Literature and art
Posted 2009, updated 2022
It's not unusual to see real-world scenarios where deaf children who were (and are) forbidden from using a language in visual-spatial modality in favor of vocal-aural modality. In these scenarios, hearing people marveled at a deaf child's ability to say a single or few spoken words and disregarded deaf children's normal and natural language acquisition in signed languages (with some thousands of words) that are on par with spoken language.
The title of the art work, "Two Thousands and One Years", refers to the mainstream logocentric thinking that runs from the Aristotlean or the ancient Greek days to the modern time. The logocentric thinking was challenged by deconstructionist thinking in the 1960s, when literary deconstructionist Jacques Derrida dismantled philosophy that is underlying in phonocentrism, a superior thinking that speech is central to language.
This work was part of the group exhibition "Perceptions" from December 3, 2010 to January 16, 2011 at City Hall Art Gallery Ottawa City Hall, Canada. Mixed media, each panel: 101.6 cm x 40.6 cm
It was created for an exhibition on the reinterpretation of a work of "Mille et une Nuits" by Shahla Bahrami from the City of Ottawa's Fine Art Collection.
The images in these panels weave within the theme of lingual violence, oppression, and dominance of phonocentrism that is rampant within society. To experience this psychological perception, phonocentrism, and linguicism within a viewer's mentality are revealed.
The artist statement below describes each of the panels from left to right by the artist:
Panel 1: In the image, the person's hands are handcuffed. Coming out of the person's red mouth scribes in small size, "a single word." Just for one word, hearing people applaud loudly.
It represents linguicism and phonocentrism; that is, when a child fluently articulates a full-fledged narrative for their age in American Sign Language (or any signed language), she/he is not recognized. Whereas, a child who practices speech for years and accomplishes a few spoken words, she/he is given a big applause by excited hearing persons.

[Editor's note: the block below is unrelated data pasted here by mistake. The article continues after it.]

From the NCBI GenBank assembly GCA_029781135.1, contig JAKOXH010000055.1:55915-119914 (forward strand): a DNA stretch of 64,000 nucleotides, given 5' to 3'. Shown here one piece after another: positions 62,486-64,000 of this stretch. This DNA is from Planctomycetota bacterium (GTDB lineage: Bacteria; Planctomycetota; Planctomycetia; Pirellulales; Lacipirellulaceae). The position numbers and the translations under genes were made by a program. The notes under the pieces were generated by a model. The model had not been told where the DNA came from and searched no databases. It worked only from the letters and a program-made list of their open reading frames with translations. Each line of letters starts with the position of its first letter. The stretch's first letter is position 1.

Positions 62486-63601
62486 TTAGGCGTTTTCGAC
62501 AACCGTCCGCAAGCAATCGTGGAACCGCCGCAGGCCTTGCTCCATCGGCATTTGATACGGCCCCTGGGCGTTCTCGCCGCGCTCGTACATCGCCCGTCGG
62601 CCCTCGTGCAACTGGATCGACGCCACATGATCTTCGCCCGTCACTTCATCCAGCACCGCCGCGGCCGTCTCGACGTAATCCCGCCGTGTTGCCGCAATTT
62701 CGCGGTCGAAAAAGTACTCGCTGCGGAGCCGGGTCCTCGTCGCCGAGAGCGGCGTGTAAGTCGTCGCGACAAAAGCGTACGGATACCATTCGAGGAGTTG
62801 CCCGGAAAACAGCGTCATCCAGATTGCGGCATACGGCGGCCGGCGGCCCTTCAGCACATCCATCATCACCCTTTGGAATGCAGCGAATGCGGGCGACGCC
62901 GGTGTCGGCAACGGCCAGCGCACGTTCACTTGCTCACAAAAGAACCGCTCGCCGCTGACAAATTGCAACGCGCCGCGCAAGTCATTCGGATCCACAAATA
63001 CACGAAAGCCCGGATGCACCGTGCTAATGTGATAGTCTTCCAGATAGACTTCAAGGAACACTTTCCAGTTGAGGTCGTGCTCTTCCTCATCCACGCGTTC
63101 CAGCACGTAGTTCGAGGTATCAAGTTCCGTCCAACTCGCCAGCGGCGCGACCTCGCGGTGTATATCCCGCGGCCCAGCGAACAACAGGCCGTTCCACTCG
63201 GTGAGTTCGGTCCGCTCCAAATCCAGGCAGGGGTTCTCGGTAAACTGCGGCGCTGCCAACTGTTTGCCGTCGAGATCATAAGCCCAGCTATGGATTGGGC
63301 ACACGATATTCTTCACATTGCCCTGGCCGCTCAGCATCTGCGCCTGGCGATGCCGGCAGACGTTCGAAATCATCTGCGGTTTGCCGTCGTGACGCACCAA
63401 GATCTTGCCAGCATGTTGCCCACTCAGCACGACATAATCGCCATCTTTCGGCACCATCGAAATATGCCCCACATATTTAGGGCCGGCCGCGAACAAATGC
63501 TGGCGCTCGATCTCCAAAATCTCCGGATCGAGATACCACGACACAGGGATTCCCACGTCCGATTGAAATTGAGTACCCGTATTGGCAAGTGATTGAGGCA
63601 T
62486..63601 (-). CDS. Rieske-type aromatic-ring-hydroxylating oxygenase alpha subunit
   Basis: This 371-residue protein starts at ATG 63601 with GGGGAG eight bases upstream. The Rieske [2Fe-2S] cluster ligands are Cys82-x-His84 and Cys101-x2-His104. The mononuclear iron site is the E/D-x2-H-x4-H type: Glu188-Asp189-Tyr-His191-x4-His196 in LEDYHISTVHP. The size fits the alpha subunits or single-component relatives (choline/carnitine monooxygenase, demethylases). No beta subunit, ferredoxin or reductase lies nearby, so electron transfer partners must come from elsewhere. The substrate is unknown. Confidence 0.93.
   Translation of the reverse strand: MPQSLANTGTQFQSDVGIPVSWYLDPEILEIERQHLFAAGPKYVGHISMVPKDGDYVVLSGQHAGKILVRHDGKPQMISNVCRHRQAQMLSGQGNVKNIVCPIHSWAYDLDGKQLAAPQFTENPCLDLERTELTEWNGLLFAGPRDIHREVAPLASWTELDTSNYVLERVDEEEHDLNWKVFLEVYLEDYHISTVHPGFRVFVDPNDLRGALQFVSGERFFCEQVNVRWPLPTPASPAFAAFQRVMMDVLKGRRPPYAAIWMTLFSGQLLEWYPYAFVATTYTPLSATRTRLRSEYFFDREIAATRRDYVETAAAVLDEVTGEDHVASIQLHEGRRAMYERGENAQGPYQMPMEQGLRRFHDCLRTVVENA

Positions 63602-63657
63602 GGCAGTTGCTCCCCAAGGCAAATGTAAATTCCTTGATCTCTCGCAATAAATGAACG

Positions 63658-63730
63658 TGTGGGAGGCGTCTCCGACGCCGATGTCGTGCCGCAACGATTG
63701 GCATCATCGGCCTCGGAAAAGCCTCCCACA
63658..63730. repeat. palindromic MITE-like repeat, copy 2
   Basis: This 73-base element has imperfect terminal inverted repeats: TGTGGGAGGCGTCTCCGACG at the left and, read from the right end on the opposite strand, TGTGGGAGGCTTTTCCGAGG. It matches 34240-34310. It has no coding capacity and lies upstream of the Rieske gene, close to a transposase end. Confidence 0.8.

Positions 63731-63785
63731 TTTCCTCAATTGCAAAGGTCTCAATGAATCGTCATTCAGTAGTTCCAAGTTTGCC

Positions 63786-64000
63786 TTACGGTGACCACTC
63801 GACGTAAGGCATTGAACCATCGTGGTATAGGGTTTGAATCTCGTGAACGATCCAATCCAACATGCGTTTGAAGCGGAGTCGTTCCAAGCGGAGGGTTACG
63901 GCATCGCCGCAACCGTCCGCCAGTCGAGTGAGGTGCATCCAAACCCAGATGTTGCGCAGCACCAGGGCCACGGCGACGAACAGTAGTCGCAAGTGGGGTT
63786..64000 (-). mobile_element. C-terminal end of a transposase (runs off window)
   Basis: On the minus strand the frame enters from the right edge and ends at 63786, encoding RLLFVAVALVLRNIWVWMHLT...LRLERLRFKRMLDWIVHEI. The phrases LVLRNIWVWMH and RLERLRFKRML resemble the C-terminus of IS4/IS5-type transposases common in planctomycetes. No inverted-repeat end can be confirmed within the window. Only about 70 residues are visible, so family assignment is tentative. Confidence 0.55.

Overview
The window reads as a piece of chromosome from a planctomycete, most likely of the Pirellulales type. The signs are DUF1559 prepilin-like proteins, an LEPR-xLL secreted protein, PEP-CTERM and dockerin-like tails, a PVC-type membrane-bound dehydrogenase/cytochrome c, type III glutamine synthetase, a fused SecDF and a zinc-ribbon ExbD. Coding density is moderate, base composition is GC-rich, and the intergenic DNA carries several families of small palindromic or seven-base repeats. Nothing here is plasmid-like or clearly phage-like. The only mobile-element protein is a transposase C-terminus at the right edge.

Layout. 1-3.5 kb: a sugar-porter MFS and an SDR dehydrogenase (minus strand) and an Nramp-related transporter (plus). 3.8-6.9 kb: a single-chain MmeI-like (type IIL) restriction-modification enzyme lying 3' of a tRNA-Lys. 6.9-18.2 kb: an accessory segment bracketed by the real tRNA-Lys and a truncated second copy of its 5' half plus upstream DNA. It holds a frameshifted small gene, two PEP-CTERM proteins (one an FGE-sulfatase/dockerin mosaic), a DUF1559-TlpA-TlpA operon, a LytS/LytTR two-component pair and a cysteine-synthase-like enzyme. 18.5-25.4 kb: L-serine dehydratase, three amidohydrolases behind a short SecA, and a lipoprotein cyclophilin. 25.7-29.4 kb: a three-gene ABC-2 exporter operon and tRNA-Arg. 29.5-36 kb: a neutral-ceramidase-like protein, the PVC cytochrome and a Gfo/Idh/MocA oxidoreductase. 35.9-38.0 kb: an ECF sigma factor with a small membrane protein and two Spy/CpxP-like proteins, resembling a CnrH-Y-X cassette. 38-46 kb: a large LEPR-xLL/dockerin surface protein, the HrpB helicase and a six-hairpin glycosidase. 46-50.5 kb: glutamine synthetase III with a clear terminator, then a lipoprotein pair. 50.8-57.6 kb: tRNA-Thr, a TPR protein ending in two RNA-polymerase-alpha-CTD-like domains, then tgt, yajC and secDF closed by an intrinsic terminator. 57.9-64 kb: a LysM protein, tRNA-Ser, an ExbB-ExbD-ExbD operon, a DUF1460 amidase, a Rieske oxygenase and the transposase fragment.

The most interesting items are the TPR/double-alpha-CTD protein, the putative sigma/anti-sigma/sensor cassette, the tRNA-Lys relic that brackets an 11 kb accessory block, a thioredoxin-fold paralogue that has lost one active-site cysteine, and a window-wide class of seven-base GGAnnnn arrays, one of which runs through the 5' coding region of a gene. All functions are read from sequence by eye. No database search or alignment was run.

Panel 2: In the image, her red tongue protrudes out, hanging a silver handcuff. The hands are invisible, behind her back. The eyes are almost closed.
One can literally cut off another person's tongue by hands. But, not the way around. Yet, hearing people have the ability to oppress eyeing people's hands by tongue, figuratively and symbolically.
Panel 3: In the image, each of the multiplied hands spell the alphabetical letters "HANDREAD".
Hearing people often ask eyeing people, "Can you lipread?" This question implies their expectation of them to fit into their world and learn their language in speech. It is a symbol of superiority.
Instead, asking "Can you handread?" empowers ASL speakers of their language and culture as well as respect for themselves.
Panel 4: The image symbolizes a deterministic fate for every deaf child that she/he is doomed to practice speech and to speak another language not native to them.
The term Phonobias coined by Jolanta Lapiak is a combination of two terms: phono and phobia (fear) which nicely plays with "bias" of the phono (sound).
Rather than practicing child-directed needs (as in the best interest of a child), deaf babies are forced to practice speech in compliance to parent-directed needs and society's expectations (in the best interest of the hearing society).